Some Passiflora species, e.g. fresh wet tropical species may have no inhibitors at all. I don't think anyone knows. We will assume they are there however for the purposes of this article, especially in tropical species that have dried out. Some dried out tropical species e.g. P. kermesina are certainly very very difficult to germinate. The inhibitors stop the seed from germinating too soon, e.g. while still inside the fruit, inside an animal's digestive system, over winter or while it is too dry or cold. The most common inhibitor in temperate plants is abscisic acid, a plant hormone, which induces dormancy in the embryo. There may also be other inhibitors. The plant 'judges' it so that seed from fruit ripening in autumn takes all winter for the enzymes in the seeds to degrade the abscisic acid. By spring or later, the abscisic acid is gone and the seed can sprout. I have seen this with Passiflora 'Adularia' seed. The fruit fell to the ground in late September (autumn) & the tiny seed came up from the flower bed en masse the following August. It is difficult to believe that anything other than inhibitors could have kept such tiny seed dormant so long.
For seed to germinate, the inhibitors found in the seed coat have to be overcome by leaching them out. This then enables the seed to release the germination promoting plant hormone gibberellic acid. This acts on the aleurone layer inside the seed coat to stimulate alpha-amylase production. This enzyme then starts to break down the stored starch (water insoluble) in the endosperm of the seed embryo into simpler water soluble sugars. The embryo meristem tissues use the energy from these sugars to begin cell division and the seed then sprouts.
In many plants, including Passiflora, the seed are variable in speed of germination to maximize chances of survival in fluctuating conditions. In one batch of some species, e.g. Passiflora antioquiensis, it is not uncommon for some to come up quickly & others a year later. There is some evidence that hybrid seed may come up more easily than the maternal species seed either selfed or crossed with another clone of the same species, especially if the male is P. caerulea.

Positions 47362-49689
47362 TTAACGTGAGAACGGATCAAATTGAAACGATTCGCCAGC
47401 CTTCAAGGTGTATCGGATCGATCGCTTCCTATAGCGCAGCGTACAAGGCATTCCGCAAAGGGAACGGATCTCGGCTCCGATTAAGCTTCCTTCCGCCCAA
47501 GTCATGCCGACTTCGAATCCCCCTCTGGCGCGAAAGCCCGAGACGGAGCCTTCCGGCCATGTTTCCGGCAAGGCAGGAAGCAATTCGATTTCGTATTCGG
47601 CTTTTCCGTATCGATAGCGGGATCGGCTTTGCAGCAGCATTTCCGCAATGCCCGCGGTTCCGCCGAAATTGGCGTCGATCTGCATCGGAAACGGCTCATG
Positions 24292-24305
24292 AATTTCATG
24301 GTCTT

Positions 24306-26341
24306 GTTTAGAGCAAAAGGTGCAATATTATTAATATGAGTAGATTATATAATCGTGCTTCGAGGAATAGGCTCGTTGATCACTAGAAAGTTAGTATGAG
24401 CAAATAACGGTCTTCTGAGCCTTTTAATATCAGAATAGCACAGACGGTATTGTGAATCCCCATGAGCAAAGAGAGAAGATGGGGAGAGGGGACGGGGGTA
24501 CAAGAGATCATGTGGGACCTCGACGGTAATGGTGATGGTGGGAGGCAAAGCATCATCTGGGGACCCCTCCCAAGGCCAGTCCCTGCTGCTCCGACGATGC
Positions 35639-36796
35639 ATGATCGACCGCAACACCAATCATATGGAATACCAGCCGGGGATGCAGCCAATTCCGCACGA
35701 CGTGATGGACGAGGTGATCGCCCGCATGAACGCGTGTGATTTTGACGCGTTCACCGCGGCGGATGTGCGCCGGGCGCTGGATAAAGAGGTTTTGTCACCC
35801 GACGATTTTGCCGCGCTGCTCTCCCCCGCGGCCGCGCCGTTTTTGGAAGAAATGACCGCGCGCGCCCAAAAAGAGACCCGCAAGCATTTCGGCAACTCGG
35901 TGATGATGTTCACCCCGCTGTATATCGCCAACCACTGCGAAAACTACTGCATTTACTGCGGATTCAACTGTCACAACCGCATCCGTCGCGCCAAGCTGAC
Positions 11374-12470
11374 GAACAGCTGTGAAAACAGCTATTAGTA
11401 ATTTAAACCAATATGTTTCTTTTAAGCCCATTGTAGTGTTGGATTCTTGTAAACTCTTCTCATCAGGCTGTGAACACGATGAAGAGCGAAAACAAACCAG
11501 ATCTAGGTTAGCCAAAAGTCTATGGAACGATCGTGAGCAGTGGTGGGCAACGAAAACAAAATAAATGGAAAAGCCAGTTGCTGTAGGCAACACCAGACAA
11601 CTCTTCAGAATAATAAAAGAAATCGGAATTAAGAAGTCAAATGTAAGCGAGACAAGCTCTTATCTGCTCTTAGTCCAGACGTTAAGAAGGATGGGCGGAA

Some seed that will germinate wet from the fruit may as noted above become dormant if dried. It may then need a simple presoak or stratification as below to encourage germination. So if you have fresh seed to share, send it either in the fruit or wet in tiny self seal ziplock bags with little air in them. It is also very important to make sure that once the germination process starts the seed are kept moist..if they dry out again they may become unviable.
Stratification is the term given to trying to mimic or speed up the over-wintering process by storing the seed in moist sand (see previous page) & refridgerating for between 4-12 weeks before sowing. This is sufficient time to break down the abscisic acid. Then the seed are moved to a warm sunny location, they think its Spring & off they go. Some seed may benefit from this e.g. P. incarnata & P. lutea. Note that even some tropical seed may be helped by mild stratification if they have been overdried. No one knows. Even in the tropics there are seasons & specific best times of year to germinate. Fresh wet tropical seed should not need chilling however.
Desert living plants may not have enough cold or moisture to break down abscisic acid. It would take too long to leach out at that moment when water is suddenly available & they must quickly sprout. Instead they use toxic phenolic compounds, which will also avoid the seed being eaten by animals. These compounds are freely water soluble, hence the ability of the desert to spring to life instantly with flash floods which leach out the phenols overnight. I don't know whether any Passiflora use phenols. Some of the P. foetida group would be likely candidates. They grow like weeds in the wild, often in very dry climates, they will even grow on sand dunes. These seed are usually so easy to germinate that they may not contain any inhibitors at all. If they do contain phenols in theory they should keep well if stored dry.
Australian plants such as P. cinnabarina which grow in areas subject to bush fires may need fire (i.e. heat & extreme drying to a level of 5% or lower?) followed by moisture to break dormancy. Setting fire to pine needles in a tobacco tin, with the seeds in a bit of soil underneath, has been recommended! It is not quite clear what element of the fire does the job & how. For bigger seeds with thick walls the fire splits or cracks them. P. cinnabarina however germinates with soaking in smoke solution so it may be that the chemicals in the smoke together with the moisture break down as yet unidentified germination inhibitors. In fact Ian Webb has had a P. cinnabarina seed just germinate in the soil over winter from a fallen fruit but perhaps the above treatments would germinate a higher proportion.